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Steam-Powered KnowledgeWilliam Chambers and the Business of Publishing, 1820-1860$
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Aileen Fyfe

Print publication date: 2012

Print ISBN-13: 9780226276519

Published to Chicago Scholarship Online: March 2013

DOI: 10.7208/chicago/9780226276540.001.0001

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PRINTED FROM CHICAGO SCHOLARSHIP ONLINE (www.chicago.universitypressscholarship.com). (c) Copyright University of Chicago Press, 2018. All Rights Reserved. Under the terms of the licence agreement, an individual user may print out a PDF of a single chapter of a monograph in CHSO for personal use (for details see www.chicago.universitypressscholarship.com/page/privacy-policy).date: 15 December 2018

Production and Steam Power

Production and Steam Power

Chapter:
(p.55) 4 Production and Steam Power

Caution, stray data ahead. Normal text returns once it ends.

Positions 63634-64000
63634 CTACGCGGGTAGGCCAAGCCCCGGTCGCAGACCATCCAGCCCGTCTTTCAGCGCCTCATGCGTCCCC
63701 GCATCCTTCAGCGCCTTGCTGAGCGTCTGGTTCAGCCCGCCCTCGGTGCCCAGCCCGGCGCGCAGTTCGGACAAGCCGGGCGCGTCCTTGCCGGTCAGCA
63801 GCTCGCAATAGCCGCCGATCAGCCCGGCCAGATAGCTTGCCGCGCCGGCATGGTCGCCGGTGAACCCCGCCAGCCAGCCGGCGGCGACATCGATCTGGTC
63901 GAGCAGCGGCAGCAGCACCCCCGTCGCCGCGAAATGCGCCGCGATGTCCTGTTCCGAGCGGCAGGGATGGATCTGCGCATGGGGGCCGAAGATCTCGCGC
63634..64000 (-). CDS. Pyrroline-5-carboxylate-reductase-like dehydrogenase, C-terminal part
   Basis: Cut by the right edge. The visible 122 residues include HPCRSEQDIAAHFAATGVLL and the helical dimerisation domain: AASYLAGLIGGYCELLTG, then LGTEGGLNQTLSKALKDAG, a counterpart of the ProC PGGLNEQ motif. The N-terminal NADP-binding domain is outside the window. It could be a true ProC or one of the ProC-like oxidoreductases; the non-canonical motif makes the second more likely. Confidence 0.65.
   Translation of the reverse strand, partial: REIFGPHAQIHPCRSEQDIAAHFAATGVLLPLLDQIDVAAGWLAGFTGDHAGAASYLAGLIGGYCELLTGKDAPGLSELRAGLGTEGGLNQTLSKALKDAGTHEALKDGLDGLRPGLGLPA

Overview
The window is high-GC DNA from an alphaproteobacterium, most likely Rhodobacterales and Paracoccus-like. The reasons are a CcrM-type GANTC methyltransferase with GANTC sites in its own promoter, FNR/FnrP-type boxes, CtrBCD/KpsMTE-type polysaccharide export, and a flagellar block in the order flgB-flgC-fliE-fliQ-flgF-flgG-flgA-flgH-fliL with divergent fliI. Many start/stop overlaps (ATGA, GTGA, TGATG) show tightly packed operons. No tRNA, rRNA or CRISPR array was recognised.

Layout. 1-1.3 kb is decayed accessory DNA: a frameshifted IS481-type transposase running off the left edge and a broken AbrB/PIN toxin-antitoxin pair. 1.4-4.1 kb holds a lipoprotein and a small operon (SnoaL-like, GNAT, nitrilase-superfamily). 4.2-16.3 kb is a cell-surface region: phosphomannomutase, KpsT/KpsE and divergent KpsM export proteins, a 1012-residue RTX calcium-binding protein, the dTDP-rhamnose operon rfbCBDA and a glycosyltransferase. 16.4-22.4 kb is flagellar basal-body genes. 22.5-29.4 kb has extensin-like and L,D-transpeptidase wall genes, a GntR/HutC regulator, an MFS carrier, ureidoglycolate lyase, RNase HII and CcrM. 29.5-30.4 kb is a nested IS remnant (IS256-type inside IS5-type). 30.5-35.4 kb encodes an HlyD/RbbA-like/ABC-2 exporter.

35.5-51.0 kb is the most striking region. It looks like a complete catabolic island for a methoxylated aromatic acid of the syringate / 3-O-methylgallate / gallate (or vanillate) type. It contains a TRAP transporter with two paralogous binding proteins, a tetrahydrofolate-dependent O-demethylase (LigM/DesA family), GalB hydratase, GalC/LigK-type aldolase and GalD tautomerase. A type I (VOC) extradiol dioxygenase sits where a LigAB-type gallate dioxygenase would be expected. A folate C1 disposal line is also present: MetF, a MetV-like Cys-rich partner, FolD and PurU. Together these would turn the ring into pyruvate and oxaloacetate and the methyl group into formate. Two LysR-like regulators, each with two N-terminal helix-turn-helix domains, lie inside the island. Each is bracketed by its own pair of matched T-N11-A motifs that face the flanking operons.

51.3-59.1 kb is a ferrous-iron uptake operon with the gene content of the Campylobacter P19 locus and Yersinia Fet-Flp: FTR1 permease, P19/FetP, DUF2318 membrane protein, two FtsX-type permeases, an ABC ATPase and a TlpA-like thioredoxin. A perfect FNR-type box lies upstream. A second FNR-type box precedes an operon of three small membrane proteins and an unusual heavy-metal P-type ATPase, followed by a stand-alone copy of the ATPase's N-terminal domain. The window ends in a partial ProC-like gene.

Source:
Steam-Powered Knowledge
Publisher:
University of Chicago Press
DOI:10.7208/chicago/9780226276540.003.0005

This chapter considers the problem that William and Robert Chambers found themselves facing by the middle of 1832. Printing Chambers's Journal in advance helped to solve the distribution problem, but it did nothing to change the fact that a week's worth of copies needed to be produced in no more than a week. On paper, the decision to use steam power might appeared straightforward: The firm wanted to increase output more than hand presses could easily achieve, and steam would have seemed like an ideal choice. The Chambers' decision to become printers as well as publishers reflects both their Edinburgh setting and their origins as magazine publishers. It was the success of the weekly Chambers's Journal that encouraged W. & R. Chambers to use steam printing.

Keywords:   William Chambers, Robert Chambers, printing, Chambers's Journal, steam power, Edinburgh, Chambers

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